The dislocation in the credit markets poses both a great challenge and grave danger to companies in distress. The dislocation, which is caused by the significantly higher implied yields to maturity in the secured loan trading market as compared to the yields to maturity that may be obtained from new issuances, is making it virtually impossible for distressed companies to access meaningful and flexible sources of liquidity. At the same time, the dislocation creates an opportunity for distressed investors to purchase strong, but over-leveraged, distressed companies for relatively cheap prices and with significant downside protection.
Here are three factors to consider:
- 1. Today, investors are able to purchase first lien, secured loans at a significant discount and an attractive yield to maturity in the trading market. For example, if an investor purchases a first lien note with a face amount of $500 million for 70 cents on the dollar, a rate of LIBOR (assume 3.5%) plus 200 basis points and a maturity of November 15, 2012, the yield to maturity would be approximately 15.85%. For a company in distress to obtain the same loan, the pricing would need to be LIBOR (assume 3.5%) plus 1235 basis points. Financing with 16% interest (exclusive of fees) is incredibly expensive and most distressed companies cannot afford it. Hence, the market dislocation. Banks and other investors can make significantly higher returns by buying loans in the open market rather than issuing new loans.
- 2. The number of companies approaching a default or that are in default is overwhelming. Some predict that $1 trillion of corporate debt could be in default by 2010. What does this mean? To put it in unscientific perspective, Standards & Poors lists 581 speculative grade borrowers. Of these borrowers, the median amount of debt is $676 million. Accordingly, if Fitch’s prediction is accurate, then more than 1,500 companies could be in default by 2010. Many of these companies are strong and valuable. Their problem is simple - they need to de-leverage.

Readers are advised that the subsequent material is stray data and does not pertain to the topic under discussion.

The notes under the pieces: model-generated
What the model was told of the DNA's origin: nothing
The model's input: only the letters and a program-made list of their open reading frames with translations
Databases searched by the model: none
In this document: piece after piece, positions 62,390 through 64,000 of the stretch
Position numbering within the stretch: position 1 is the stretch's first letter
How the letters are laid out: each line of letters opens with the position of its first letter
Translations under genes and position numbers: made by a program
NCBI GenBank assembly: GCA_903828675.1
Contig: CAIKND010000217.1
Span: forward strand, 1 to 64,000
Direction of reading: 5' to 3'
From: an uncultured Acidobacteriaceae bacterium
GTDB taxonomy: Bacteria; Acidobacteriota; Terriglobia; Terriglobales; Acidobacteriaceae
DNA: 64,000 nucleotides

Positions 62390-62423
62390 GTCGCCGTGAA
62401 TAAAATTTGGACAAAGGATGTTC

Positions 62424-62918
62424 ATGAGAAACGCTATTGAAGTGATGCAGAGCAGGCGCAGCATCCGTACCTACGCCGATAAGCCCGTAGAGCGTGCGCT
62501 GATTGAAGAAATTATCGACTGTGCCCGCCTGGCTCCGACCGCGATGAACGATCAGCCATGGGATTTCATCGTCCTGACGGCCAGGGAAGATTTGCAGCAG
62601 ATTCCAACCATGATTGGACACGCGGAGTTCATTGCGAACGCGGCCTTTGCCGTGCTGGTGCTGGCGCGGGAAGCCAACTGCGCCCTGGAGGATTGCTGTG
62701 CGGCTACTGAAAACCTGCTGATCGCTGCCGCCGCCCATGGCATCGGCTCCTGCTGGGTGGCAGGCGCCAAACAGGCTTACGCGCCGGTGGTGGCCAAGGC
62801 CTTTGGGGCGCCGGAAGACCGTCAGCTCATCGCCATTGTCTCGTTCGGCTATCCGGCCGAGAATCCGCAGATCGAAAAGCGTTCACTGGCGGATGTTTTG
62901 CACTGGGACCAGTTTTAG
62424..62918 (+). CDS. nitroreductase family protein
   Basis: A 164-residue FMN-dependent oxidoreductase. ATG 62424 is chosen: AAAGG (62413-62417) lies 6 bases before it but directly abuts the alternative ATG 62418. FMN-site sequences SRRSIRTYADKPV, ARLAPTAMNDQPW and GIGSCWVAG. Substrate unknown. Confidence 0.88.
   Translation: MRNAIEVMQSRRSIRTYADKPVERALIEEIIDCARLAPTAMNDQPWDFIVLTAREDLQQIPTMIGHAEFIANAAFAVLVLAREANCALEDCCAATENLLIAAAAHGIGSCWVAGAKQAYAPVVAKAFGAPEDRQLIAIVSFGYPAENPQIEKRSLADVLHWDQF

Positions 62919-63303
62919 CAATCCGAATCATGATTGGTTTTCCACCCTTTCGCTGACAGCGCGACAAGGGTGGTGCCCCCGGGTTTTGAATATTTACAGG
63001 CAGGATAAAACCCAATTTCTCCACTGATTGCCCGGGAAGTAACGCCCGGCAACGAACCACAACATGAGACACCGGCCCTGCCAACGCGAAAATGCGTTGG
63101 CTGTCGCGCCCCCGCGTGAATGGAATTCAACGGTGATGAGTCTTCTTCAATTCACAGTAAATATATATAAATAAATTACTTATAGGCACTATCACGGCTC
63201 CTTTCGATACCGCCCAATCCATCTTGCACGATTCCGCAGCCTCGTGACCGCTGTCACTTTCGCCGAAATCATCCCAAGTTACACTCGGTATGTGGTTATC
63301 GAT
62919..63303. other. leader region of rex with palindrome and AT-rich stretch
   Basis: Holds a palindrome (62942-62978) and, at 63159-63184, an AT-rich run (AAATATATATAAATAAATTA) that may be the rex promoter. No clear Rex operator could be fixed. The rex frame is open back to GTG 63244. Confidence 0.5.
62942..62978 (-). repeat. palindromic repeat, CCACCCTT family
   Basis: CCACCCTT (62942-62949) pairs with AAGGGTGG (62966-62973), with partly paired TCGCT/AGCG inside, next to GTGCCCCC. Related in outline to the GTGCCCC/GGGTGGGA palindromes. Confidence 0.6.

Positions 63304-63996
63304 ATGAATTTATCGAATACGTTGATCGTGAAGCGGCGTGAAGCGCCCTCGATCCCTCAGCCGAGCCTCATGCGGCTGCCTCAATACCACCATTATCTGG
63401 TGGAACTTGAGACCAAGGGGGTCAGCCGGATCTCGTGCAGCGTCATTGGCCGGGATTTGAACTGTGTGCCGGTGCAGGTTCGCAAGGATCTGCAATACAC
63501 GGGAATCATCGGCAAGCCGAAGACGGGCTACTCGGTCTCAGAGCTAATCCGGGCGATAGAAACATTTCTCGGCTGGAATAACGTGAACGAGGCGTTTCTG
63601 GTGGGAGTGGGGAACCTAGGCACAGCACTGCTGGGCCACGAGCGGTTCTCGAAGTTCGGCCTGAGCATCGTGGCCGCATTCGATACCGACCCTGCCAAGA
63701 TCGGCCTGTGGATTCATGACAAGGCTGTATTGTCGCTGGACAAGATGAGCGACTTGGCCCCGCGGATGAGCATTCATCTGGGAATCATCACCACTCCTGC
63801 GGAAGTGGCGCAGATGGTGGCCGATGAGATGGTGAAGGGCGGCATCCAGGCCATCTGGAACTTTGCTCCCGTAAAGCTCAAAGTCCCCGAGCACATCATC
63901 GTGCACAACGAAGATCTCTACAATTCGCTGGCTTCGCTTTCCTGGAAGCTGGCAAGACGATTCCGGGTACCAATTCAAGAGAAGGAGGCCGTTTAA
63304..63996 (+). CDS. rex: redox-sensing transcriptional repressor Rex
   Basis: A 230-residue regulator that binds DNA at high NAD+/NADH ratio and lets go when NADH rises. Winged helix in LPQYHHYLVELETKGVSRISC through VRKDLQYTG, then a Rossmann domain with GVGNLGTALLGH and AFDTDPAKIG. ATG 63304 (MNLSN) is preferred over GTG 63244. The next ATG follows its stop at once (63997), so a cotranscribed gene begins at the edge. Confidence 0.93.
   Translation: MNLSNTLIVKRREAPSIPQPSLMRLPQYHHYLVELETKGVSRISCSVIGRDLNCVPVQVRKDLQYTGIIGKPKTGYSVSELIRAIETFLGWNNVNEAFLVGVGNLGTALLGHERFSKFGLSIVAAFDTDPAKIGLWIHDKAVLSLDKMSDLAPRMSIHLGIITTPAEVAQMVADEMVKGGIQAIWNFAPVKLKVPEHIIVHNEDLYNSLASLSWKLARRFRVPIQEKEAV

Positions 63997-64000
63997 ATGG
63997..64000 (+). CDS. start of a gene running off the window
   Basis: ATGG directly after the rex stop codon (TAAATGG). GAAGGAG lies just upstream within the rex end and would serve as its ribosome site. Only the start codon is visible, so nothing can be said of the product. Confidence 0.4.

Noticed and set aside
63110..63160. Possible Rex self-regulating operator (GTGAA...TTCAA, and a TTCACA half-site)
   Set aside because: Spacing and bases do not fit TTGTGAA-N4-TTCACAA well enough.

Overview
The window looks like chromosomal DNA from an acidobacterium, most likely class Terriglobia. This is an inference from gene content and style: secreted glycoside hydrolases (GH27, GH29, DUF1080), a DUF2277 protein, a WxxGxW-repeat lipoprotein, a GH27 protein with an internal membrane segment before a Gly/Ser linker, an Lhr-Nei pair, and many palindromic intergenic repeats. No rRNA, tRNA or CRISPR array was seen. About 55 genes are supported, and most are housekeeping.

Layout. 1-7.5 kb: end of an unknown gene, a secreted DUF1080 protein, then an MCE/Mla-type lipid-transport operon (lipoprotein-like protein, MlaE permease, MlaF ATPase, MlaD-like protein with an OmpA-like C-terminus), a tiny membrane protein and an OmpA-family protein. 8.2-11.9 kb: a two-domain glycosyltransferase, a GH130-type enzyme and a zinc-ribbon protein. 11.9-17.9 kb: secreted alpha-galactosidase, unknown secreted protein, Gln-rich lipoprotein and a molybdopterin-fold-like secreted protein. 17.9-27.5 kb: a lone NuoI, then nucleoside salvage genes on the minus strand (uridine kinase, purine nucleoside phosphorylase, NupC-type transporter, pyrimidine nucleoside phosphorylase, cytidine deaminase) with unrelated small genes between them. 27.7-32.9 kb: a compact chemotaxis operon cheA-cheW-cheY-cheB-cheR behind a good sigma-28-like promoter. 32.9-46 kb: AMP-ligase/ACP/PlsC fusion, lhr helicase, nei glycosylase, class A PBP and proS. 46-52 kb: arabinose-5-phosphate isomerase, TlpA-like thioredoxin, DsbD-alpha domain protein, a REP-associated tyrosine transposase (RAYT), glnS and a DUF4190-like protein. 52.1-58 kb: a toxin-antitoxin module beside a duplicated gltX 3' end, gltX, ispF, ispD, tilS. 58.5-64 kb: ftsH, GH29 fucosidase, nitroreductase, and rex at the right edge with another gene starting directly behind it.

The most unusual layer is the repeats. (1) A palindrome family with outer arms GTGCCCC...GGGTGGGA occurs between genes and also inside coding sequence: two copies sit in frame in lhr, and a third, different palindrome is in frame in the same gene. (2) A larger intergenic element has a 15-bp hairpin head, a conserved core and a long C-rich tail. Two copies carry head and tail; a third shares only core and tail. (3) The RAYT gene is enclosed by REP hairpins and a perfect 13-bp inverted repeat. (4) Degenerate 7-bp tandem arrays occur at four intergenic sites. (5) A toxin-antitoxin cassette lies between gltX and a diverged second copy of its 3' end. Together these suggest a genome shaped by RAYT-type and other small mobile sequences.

- 3. Traditionally, private equity firms use borrowed money to buy companies, thereby enhancing their returns on invested equity (hence the term “leveraged buyout”). Today, however, banks are not lending and, as a result, the business model of private equity firms is being challenged. Nonetheless, there is a unique opportunity in the current market – a multitude of companies are over-leveraged and their debt can be purchased cheaply. Using leverage to buy a company or buying a company that is already highly leveraged at a discount has the same effect – the leverage enhances equity returns.
Taking these three factors into account, an enormous opportunity exists for distressed investors. What is the playbook for taking advantage of this opportunity? Here is one example. First, find a valuable, but over-leveraged, distressed company with little liquidity. Second, purchase, at a discount, 51% of the company’s secured debt. Third, as the company begins to experience difficulties and needs relief from its secured lenders, provide liquidity in exchange for control of the process and the ability to buy the company by converting the purchased debt for equity. Fourth, provide the liquidity in the form of a DIP loan and require the company to meet various milestones, such as confirming a plan of reorganization by a date certain, to avoid a default under the DIP. Fifth, work with the company and the company’s other stakeholders to develop a fair plan based on the valuation of the company, the company’s debt capacity and the facts and circumstances of the reorganization. Sixth, “buy” the company without needing to borrow and for a reasonable price.
It is important to remember that every reorganization and situation is different. It is also important to keep in mind that careful and extensive analysis of the company’s debt documents, capital structure, organizational structure and legal issues is necessary prior to making a meaningful investment. Notwithstanding this, the attractiveness of the dislocation in the credit markets for distressed investors is that even if the strategy of buying the distressed company does not work, the return on investment from the purchase of the company’s loans should protect the investor’s downside and even provide the investor with upside.
Jon Henes is a partner in the Restructuring Group of the law firm of Kirkland & Ellis. Jon's practice involves representing debtors (including portfolio, privately-held and public companies), creditors' committees and distressed investors (including hedge funds, private equity funds and companies) in acquisitions, restructurings and bankruptcy cases.